By Dr. Harold Willis
Believe it or not, a healthy, vigorous plant can ward off or resist the attack of infectious diseases and pests. This is a known fact that is being supported by more and more research, although the chemical companies may not want you to know about it.
Of course, it makes good sense to plant varieties of crops that have genetic resistance to certain pests and diseases, at least until you do get your soil in good condition.
A large book could be written about all of the various diseases and pests that afflict alfalfa and other forages. They range from verticillium wilt to Texas root rot to alfalfa weevils to spotted alfalfa aphids. The book Alfalfa Science and Technology (1972) lists 3 bacterial, 24 fungal, and 3 viral and mycoplasmic diseases; 66 kinds of insects and mites; and 9 nematodes that attack alfalfa.
Pity the poor plant pathologists and entomologists who spend all their time looking at sick plants, identifying the critter that’s causing the damage, and then using toxic rescue chemistry to try to save the crop.
The diseases and bugs are there for a reason—to clean up the unfit and unhealthy, and to tell us something’s wrong. The best approach to diseases and pests is to prevent them, to build up your soil fertility so that crops will be vigorous and healthy, able to resist attack. It’s just like human or animal health. Even though we are exposed to germs every day, we don’t get sick unless we let our natural defenses down and don’t get the right food or enough sleep or exercise. Also, stress can make you sick. The same is true of plants. They can be weakened by stresses—whether from unbalanced soil fertility, toxic substances, waterlogged soil, or adverse weather—and soon fall prey to diseases and/or pests.
Many studies prove this. For example, an excellent summary article by J. L. Dodd in the June 1980 issue of Plant Disease, is entitled “The Role of Plant Stresses in Development of Corn Stalk Rots.” He points out that stalk rot fungi do not attack corn plants until they are under some kind of environmental stress or are of a susceptible variety. Corn has been found to produce chemical substances that inhibit corn borer larvae, and an anti-fungus chemical has been found in wheat and corn. A study by S. D. Kindler and R. Staples found that two alfalfa varieties were more susceptible to the spotted alfalfa aphid when the soil fertility was out of balance, either too little calcium or potassium, or too much magnesium or nitrogen.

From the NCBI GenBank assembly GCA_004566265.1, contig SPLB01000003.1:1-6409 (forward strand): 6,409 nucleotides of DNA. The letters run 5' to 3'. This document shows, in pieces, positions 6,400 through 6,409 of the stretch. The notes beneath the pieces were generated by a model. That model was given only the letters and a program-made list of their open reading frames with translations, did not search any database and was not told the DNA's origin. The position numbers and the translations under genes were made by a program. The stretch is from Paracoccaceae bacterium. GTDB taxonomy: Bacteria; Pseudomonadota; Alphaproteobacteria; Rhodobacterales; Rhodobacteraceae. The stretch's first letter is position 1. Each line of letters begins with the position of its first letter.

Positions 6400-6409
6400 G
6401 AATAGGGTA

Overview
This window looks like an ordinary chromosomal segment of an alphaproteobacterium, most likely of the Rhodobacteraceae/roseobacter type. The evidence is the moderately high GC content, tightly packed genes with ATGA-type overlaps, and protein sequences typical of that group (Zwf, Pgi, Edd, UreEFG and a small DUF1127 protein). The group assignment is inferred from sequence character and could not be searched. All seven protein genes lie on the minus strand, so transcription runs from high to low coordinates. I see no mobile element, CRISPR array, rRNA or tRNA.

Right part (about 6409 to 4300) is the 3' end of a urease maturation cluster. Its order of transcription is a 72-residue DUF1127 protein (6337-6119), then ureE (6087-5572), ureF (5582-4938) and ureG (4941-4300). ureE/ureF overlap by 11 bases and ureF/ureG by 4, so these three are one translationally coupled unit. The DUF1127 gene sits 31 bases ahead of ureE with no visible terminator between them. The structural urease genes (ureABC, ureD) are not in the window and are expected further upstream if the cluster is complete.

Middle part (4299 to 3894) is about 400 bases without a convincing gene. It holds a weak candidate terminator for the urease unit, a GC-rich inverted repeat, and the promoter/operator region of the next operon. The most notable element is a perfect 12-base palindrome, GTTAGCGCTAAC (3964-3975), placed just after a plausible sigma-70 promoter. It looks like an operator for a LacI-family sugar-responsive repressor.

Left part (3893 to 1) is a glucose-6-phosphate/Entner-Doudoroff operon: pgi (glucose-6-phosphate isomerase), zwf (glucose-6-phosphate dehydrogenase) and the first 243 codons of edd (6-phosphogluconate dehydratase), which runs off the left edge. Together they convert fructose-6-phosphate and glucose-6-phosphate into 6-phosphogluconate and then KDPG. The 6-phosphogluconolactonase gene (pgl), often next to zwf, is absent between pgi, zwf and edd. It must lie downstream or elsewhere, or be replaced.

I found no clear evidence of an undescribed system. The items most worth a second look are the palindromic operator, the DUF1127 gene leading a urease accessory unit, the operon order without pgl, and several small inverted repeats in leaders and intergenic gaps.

There are a number of problems which are not caused by disease germs or pests. They are sometimes called abiotic, nonparasitic, or physiogenic diseases. Some are beyond the farmer’s control, but others can easily be prevented by proper soil conditions and fertility. They include weather factors, nutrient deficiencies and toxici-ties, pollution, and anaerobic soil conditions.
Crop health and growth can also be damaged by air pollution (“smog,” sulfur dioxide, ozone), acid rain, and waterlogged or tight or crusted soil, which leads to anaerobic soil conditions (no oxygen). Anaerobic soil damages roots from lack of oxygen and also causes anaerobic bacteria to release toxins. Damaged roots often react by developing gummosis, a sort of “hardening of the arteries” in which vital water and food-conducting vessels become plugged by gums and other secretions
If your soil is not yet in good condition, or if the weather isn’t cooperating, and your plants are under stress and are attacked by a disease or pest, all the Utopian theories in the world will not help. You have to save that crop! So go ahead and follow the advice of your local extension agent or whoever, but if you can, don’t apply the recommended insecticide or fungicide at the recommended rate. Try reducing the rate by one-third or even one-half. Usually the recommended rates are plenty high. Also, since only a small fraction of sprays actually reach their intended target, the use of a surfactant or wetting agent will help the pesticide penetrate more readily and allow you to use less poison. If you don’t want to gamble on a whole field, at least try a test strip at reduced rates.
Remember that most pesticides upset something—either the plant’s functions or the soil’s balance of microorganisms, or something. There are usually kickbacks which you don’t need. They only make it harder to get your soil in healthy condition later. So use as little toxic chemicals as possible.
Source: How to Grow Great Alfalfa